• This never stopped being popular in Mexican wrestling (or lucha libre) either, due to the preponderance of masked wrestlers there. To name just one example, WWE's Rey Mysterio was known in his early career as Rey Misterio Jr. because his uncle, the original Rey Misterio, handed the mantle down to him (and had to seek special permission from said uncle in order to drop the Jr. from his ring name). The original Rey Misterio's son is now wrestling as El Hijo de Rey Misterio.
  • Another lucha libre example is El Hijo del Santo, who inherited his mask from his father, the legendary El Santo, shortly before the latter died.
  • Dominik Mysterio is a twofer, being not only the son of Rey Mysterio (making him the newest in an established Wrestling Family), but also effectively the reincarnation of his Honorary Uncle and Rey's late Arch-Enemy, Eddie Guerrero. Ever since Dominik turned heel and actively became an enemy to his old man, he's loved invoking the spirit of Guerrero by recreating his mannerisms and incorporating his moves into his own arsenal, and has even dropped on the mic that he wishes Eddie really was his father (a lateral reference to how almost two decades earlier before his in-ring debut, Dominik was the subject of a kayfabe custody battle where Eddie was his biological father).
  • Doink the Clown is an identity that has been donned by various wrestlers through the years, no less than 12 in WWE alone.
  • There have been no less than 11 men to take up the identity of Jerry Lawler's nemesis, Lord Humongous. Though with Lawler's semi retirement, Lord Humongous has moved on to antagonizing other wrestlers.
  • When La Parka (Adolfo Tapia) starting working for WCW, AAA in Mexico created La Parka Jr. with Jesus Escobedo donning the mask. In 2003, AAA decided to enforce their trademark of the original character and Escobedo dropped the Jr. and Tapia became L.A. Park.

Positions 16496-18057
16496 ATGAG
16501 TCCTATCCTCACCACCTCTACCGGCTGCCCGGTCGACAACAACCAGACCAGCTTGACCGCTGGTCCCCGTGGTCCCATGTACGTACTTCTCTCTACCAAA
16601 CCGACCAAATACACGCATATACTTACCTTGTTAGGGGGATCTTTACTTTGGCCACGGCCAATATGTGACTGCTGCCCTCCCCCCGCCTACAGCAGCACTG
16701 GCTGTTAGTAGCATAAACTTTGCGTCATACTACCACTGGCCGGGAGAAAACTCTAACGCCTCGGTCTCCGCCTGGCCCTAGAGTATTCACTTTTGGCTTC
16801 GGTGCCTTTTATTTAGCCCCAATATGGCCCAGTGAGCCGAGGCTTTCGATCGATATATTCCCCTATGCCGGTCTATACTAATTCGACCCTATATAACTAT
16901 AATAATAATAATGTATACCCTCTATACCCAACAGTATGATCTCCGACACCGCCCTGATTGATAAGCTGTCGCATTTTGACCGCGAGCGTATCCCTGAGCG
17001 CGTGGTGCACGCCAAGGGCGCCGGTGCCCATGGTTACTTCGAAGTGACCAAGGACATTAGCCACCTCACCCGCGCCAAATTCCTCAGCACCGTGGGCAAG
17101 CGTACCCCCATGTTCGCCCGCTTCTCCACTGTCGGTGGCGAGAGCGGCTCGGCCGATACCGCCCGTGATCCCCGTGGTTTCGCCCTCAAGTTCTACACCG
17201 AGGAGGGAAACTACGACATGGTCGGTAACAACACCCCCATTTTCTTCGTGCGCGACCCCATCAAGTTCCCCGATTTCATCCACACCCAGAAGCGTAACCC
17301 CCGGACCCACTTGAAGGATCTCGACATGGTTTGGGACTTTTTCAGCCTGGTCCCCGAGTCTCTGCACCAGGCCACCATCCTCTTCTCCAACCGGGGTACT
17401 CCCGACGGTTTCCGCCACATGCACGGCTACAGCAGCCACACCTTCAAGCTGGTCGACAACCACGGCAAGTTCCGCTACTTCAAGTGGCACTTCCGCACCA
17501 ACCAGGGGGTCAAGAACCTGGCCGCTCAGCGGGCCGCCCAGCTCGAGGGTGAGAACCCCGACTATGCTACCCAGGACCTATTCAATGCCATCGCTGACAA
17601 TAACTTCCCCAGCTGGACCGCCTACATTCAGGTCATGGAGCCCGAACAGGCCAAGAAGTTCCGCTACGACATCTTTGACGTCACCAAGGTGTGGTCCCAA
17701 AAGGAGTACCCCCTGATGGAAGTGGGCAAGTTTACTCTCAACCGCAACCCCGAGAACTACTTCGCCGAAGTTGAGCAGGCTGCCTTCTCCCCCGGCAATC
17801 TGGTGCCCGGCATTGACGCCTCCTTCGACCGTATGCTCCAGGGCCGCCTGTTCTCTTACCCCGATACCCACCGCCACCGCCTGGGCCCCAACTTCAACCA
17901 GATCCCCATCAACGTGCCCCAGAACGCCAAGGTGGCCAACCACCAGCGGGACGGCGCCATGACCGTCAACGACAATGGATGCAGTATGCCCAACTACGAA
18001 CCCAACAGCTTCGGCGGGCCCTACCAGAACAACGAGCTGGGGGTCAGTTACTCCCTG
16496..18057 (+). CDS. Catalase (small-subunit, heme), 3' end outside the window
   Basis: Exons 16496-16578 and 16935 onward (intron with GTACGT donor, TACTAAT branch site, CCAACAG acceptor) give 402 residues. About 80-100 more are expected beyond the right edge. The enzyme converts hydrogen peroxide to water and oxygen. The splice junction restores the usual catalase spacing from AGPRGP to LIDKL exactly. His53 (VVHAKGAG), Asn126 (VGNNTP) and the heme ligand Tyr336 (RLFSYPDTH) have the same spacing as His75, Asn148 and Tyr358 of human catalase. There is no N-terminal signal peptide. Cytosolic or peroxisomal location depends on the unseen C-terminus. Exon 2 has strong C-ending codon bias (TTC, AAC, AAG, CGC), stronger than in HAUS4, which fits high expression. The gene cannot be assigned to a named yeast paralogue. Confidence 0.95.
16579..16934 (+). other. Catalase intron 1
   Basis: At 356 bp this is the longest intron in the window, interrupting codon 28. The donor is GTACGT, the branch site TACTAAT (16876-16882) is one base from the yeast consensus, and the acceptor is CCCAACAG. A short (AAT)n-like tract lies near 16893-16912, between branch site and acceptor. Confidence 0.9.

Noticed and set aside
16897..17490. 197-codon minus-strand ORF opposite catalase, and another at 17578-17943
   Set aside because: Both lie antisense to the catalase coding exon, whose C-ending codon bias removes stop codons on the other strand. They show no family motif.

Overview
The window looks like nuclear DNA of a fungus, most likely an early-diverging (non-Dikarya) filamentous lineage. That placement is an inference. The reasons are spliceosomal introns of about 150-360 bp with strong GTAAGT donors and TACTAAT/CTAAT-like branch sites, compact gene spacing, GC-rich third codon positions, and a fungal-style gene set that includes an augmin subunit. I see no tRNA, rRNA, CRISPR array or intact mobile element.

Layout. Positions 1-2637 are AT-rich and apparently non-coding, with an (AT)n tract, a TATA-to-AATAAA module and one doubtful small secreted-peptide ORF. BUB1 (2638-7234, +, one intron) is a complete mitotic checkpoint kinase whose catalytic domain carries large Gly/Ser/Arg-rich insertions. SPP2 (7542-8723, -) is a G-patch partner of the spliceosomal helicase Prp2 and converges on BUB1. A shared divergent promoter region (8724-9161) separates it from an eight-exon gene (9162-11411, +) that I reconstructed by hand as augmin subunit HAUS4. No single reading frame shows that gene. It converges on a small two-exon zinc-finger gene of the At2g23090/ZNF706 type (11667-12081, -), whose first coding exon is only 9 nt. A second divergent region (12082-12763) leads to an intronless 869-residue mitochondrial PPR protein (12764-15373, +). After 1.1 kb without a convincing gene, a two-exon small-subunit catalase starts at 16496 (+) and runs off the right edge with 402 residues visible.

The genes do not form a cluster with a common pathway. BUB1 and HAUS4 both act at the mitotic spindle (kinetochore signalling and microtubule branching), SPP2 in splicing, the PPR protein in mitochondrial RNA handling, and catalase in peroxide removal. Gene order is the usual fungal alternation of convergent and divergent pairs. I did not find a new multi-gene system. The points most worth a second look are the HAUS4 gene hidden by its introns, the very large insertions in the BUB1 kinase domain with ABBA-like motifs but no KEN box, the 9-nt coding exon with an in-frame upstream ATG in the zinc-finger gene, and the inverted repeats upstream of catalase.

• Nature Boy Buddy Rogers, Nature Boy Ric Flair, Nature Boy Buddy Landel and some guy who was a manservant in GLOW. Also there was the "Black Nature Boy" Scoot Andrews in latter day NWA.
  • TNA and WWE tried to pass AJ Styles and The Miz off as successors to Ric Flair's legacy, with limited success, especially in the latter case. Styles at least got a popular Four Horsemen type group called Fourtune...later Fortune.
  • In the late fifties through the sixties there was a professional wrestler known as Sweet Georgia Brown, a name which would be taken up by another woman after she died in 1989 then another USWA wrestler in the nineties after Jacqueline Moore stopped using that ring name.
  • José Estrada and José Luis Rivera would team together in the CWC, WWWF and WWF as Los Conquistadors. A team which would be resurrected as a jobber team who would eventually be taken over by Edge and Christian later in the WWF. Edge and Christian would later pay off Aaron Aguilera and Christopher Daniels to take up the role while Matt Hardy and Jeff Hardy would to get revenge on E&C. Outside of WWE land a new Conquistador pair would appear during a the 2011 Wrestling Legends Tour of Germany and one of Estrada's sons, Rico Suave, would also take become part of a conquistador pair as well as Super Medico #4. He was a bit late at the last part, his father being Super Medico #1.
  • Generally, anytime you see The Spider Lady it is a safe bet she'll be losing. She actually started out with a winning record in 1985, but her repeated failures to defeat Wendi Richter gave her a jobber image that she failed to shake off by 2014. Helping cement it was when the Spider Lady finally defeated Richter, "she"was unmasked to reveal The Fabulous Moolah, who most definitely was not the original since Moolah had previously been her manager. Whoever put the mask back on after Moolah died maintained a losing record.
  • Humorously, Spider-Man is a legacy character in Mexiconote . There is even a mini Spider-Man who got popular enough to show up in CMLL and CMLL Wrestler El Bronco, himself a legacy character, was unmasked to reveal Spider-Man's mask underneath.
  • Bruiser Brody has inspired several, the most famous of them likely being Brodie Lee, if only because of the name and uncanny resemblance. Amusingly, Lee would end up in the Age Of The Fall Stable with Jimmy Jacobs, who also used to be a Bruiser Brody wannabe before switching to John Nord, The Barbarian and Kevin Sullivan.